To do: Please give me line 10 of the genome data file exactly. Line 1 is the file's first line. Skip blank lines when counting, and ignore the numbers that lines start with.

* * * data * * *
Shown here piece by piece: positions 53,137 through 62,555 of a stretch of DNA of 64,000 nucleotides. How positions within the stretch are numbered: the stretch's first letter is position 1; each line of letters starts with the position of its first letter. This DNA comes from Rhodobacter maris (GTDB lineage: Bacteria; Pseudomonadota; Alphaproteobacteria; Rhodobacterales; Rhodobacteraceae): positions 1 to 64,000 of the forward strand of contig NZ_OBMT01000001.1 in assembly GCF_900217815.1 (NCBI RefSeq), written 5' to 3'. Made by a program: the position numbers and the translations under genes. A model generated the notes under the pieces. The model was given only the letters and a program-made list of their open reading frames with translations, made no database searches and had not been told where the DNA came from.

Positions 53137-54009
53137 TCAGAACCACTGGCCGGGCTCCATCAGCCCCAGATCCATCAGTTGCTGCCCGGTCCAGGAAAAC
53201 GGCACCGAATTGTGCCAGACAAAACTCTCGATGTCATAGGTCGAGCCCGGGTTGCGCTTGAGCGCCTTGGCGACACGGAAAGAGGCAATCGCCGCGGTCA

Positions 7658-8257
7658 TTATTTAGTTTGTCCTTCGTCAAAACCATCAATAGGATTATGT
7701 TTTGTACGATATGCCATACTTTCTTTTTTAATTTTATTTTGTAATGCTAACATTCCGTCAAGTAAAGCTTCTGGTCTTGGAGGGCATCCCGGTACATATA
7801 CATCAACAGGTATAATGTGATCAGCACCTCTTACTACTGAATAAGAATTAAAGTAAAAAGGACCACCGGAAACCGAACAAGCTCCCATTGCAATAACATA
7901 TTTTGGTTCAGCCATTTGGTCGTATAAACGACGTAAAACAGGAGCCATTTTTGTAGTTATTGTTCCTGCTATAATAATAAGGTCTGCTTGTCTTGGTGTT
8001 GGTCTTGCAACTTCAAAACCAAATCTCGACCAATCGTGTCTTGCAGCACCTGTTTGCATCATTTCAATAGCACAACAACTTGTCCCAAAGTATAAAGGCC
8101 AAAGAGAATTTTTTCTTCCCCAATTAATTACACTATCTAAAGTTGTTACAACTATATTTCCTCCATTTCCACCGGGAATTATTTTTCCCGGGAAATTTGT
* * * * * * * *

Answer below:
8001 GGTCTTGCAACTTCAAAACCAAATCTCGACCAATCGTGTCTTGCAGCACCTGTTTGCATCATTTCAATAGCACAACAACTTGTCCCAAAGTATAAAGGCC